Food Poisoning Lawyer serving the Hudson Valley and New York Metro
Foodborne illness is more common than most people think. Every year, about 3,000 people in the United States die from some type of foodborne illness. According to the Centers for Disease Control (CDC), 48 million people suffer from foodborne illness every year, and of those cases, 128,000 require hospitalization. If you or a loved one has suffered from food poisoning, call the experienced injury lawyers at the Law Office of Taran M. Provost, PLLC. We have over 40 years of combined experience and will aggressively litigate your case.
Some Common Types of Foodborne Illnesses
- Botulism is caused by a deadly bacterium called clostridium botulinum. The bacteria usually develops in canned goods. You should throw away old or dented cans of food to prevent catching this illness.
- Salmonella can be found in meat products—and sometimes even on vegetables. Every year, roughly 380 people die from salmonella.
Hepatitis A is an infection of the liver that can result from contact with an infected person. The virus can also be found on food that comes into contact with an infected person.
- E. coli is a bacteria that is found in water and food. What is dangerous about E. coli is that a person with the infection can pass it on if there are traces of the bacteria on the person’s hands. The bacteria can usually be found on sprouts or undercooked beef.
- Listeriosis is caused by the bacteria listeria. The bacteria is usually found in water and sometimes soil. The soil can sometimes be stuck in hard to reach places of vegetables.
- Shigellosis is a disease caused by the bacterium shigella. Foods that come into contact with animal or human waste can transmit shigella.
There is a long window of time in which symptoms of a foodborne illness will appear. It can range from just a few minutes to a few weeks due to the variety of the diseases out there. Symptoms include vomiting, severe diarrhea, exhaustion, abdominal pain, headache and fever. The effects of a foodborne illness are much more serious if you are currently suffering from a serious condition, such as cancer, AIDS, or even diabetes.
What You Need to Prove
Generally, to succeed in a food poisoning case, you would need to prove that the food you ate was contaminated and that you got sick from eating it. In proving that the food you ate was contaminated, if there was a time delay between the time you ate the food and the time you fell ill, it would be harder to prove that the food was contaminated. With regard to proving that the food made you sick, it would be best to have a stool sample that shows that the same microbes exist in the stool that also existed in the contaminated food. Leftover food is also good evidence.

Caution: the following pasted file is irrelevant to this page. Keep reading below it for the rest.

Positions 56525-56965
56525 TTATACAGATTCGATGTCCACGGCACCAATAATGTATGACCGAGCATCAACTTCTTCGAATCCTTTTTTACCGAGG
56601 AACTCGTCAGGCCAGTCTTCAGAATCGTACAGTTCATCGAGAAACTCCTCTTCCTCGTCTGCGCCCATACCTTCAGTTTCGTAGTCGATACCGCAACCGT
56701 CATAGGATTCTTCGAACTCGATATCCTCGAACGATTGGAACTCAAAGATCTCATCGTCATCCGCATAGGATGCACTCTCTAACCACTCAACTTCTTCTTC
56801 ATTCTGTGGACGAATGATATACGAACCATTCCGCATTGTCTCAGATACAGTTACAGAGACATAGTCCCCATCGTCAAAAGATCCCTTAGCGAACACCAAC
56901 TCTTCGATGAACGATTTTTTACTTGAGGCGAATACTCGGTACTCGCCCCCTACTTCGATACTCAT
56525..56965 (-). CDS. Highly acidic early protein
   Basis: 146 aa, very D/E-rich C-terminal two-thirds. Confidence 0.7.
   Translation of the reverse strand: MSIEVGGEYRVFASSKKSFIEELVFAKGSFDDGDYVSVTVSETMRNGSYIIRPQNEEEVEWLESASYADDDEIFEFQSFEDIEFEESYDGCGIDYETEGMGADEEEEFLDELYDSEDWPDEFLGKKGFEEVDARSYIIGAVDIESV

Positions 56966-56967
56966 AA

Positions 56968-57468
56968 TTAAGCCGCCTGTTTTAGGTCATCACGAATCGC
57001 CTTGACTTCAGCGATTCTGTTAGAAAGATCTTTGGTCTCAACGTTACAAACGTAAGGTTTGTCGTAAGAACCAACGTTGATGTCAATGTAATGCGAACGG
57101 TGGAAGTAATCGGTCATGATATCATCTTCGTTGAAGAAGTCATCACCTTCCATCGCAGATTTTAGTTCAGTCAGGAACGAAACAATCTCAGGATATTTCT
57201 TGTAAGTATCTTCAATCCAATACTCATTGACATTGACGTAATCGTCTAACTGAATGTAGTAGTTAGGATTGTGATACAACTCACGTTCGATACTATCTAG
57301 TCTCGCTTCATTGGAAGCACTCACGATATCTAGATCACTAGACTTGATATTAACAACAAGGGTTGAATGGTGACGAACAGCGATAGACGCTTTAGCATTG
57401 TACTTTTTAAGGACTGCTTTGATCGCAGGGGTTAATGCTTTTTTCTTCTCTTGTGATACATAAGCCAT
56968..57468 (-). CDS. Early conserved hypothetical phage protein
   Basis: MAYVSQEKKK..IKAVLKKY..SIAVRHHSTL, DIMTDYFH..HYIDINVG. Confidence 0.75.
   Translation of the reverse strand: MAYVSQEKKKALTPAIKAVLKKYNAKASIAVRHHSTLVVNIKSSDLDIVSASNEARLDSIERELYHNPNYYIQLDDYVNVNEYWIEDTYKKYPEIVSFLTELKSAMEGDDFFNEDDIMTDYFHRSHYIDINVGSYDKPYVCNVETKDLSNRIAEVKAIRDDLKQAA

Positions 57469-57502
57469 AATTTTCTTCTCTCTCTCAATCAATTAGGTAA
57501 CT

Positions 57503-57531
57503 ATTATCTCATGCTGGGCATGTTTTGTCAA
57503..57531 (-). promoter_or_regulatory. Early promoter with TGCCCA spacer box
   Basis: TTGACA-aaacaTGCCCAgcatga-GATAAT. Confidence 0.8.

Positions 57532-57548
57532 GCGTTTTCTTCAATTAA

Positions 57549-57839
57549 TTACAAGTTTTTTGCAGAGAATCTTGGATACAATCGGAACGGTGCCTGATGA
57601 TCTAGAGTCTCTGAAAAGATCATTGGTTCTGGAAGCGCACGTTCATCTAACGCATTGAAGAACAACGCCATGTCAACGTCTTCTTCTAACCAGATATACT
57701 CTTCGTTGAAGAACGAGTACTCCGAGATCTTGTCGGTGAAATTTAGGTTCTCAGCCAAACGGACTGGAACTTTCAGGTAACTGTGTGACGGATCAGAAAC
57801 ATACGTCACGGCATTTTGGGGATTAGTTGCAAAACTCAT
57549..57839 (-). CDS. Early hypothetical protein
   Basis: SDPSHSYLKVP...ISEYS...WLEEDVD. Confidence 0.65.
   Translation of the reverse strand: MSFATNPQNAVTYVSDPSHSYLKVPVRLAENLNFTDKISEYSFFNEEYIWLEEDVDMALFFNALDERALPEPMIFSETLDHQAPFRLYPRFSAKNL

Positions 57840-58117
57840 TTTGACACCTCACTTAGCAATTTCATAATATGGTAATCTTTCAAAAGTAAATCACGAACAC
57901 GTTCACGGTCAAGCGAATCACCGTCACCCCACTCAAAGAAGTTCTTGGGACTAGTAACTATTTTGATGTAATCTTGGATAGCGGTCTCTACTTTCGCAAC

Who Can Be Held Liable?
Generally, in a food poisoning case, anyone in the chain of distribution can be held liable. It could be from the slaughterhouse where the meat came from to the restaurant that served you, or any party that handled the food in between. The most important thing to prove is that the defendant was at fault; their fault is what caused you to catch the illness; and your injuries are a result of the poisoning.
What Can I Recover?
In a food poisoning case, a plaintiff can recover for medical expenses (present and future), lost wages, pain and suffering, and more. If the victim died as a result of the food poisoning, a surviving family member can bring a wrongful death suit and obtain lost financial support and services, medical expenses, funeral expenses, and more.
Call Us Today
If you or a loved one recently experienced food poisoning, call the personal injury attorneys at the Law Office of Taran M. Provost, PLLC. In food poisoning cases, because the evidence is fleeting, time is of the essence. The longer you wait, the harder it may be to prove liability. Our lawyers have over 40 years of combined experience and can help you evaluate your case. Call us at 845-675-3243 for a free consultation.